Microscope

David recently recorded narration for a client's audio book*. A voice-over project tests one's ability to focus. Any glitch, like slurring a consonant, offbeat pronunciation, dropping an "a", or unclear interpretation can cause the director to call "Cut. Do it again."

Audio performers also have to manage their vocal instrument. Too much or too little saliva, phlegm, or throat and stomach gurgles cause more retakes. Another challenge is that mistakes also create tension. When done well, narration appears seamless, primarily because civilians don't know how this sausage is made.

Fortunately, you won't be trapped in a tiny, airless booth for days on end with a music stand, iPad, and headphones. But you can learn a valuable lesson from the voice-over world. Whether you're reading content aloud, or speaking off an outline, stay present with each word or phrase, and focus on delivering the meaning. Presenters typically fumble near the end of a sentence, paragraph or speech. Mentally, they have moved on, but their tongue has not. And know that this focus takes an enormous amount of energy. When you finish and the adrenaline dissipates, you will be happy, but exhausted.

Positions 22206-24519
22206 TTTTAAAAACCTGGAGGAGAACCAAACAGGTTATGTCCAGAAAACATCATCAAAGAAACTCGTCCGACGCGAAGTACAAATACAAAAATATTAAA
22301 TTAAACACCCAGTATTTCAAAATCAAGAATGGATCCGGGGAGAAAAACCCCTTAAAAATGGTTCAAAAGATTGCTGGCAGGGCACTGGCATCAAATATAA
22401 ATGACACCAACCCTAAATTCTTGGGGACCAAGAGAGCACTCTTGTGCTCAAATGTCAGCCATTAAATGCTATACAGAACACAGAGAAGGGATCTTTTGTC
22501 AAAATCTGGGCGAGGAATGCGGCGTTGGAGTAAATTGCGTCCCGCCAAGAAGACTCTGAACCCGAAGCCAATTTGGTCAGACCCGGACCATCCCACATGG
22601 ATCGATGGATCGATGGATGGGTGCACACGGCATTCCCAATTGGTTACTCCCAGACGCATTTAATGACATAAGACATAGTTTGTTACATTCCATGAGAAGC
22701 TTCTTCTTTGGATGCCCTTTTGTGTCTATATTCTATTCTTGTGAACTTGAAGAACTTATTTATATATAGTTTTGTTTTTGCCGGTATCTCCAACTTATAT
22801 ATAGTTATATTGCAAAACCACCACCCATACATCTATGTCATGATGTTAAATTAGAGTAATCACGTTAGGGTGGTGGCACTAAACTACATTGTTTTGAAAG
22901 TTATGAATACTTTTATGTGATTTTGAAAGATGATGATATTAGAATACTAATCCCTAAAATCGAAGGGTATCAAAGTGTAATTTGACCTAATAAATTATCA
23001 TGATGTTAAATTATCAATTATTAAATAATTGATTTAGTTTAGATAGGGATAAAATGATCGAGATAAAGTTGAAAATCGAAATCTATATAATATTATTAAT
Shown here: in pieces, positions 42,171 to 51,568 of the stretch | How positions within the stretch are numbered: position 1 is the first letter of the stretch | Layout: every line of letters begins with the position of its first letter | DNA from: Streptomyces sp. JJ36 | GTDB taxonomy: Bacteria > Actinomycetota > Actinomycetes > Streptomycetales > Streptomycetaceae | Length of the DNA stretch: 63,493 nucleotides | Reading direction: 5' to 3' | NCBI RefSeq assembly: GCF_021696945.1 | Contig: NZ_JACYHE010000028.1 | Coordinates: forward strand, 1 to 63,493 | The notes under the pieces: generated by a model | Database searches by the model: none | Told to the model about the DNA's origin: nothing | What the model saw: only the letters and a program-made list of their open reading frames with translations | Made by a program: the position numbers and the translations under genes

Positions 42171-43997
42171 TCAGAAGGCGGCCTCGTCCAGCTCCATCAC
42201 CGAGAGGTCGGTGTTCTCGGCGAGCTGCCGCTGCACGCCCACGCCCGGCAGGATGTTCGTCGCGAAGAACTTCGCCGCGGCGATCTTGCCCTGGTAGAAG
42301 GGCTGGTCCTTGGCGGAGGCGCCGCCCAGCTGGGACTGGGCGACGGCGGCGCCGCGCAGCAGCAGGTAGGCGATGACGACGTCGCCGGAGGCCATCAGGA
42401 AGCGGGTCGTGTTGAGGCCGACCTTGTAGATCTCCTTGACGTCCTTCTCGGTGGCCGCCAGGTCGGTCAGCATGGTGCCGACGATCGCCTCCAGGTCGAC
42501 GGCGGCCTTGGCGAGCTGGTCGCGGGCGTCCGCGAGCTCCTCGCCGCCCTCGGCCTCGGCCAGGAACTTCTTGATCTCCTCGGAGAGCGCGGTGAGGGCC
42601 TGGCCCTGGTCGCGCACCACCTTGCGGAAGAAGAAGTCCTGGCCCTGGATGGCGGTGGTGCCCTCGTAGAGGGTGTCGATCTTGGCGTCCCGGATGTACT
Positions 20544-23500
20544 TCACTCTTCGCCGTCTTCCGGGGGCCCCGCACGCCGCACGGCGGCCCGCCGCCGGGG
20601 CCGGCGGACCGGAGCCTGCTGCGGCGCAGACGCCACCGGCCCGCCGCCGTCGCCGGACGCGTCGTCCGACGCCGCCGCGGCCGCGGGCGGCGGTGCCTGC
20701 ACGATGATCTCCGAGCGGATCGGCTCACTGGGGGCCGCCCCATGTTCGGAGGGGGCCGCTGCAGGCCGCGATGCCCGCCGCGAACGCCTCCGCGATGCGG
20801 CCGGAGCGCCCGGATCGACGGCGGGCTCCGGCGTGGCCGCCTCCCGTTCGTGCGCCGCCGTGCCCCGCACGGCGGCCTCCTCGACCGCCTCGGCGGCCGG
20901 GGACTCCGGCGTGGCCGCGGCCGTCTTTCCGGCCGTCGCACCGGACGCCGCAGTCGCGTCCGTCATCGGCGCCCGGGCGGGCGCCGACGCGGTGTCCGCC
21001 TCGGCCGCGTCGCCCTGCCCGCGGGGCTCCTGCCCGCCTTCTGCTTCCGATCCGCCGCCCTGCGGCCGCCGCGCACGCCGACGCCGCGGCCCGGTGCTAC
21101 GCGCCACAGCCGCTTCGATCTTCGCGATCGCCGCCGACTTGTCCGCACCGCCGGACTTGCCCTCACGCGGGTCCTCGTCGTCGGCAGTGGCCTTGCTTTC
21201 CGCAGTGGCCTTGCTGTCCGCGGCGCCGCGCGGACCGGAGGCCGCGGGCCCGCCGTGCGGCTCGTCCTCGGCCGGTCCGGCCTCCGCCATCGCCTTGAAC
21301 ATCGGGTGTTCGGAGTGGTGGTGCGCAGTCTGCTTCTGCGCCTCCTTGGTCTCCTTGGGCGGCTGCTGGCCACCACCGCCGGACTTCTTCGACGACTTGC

1 Comment

  1. Jon LIght says:

    Love the new website graphics. And drink your water in a way that doesn’t cause an internet sensation. Cap off BEFORE the presentation starts, better yet in a glass, and find a place to put it that is easy to get to and not precarious. And no “ums”. In mock trial coaching we say to the kids “swallow the ums” and we deputize the bailiff to punish them with harassing comments if they “um” it up. Invariably, the very next sentence still starts with “um.” Silence is golden, but teaching it is tough.

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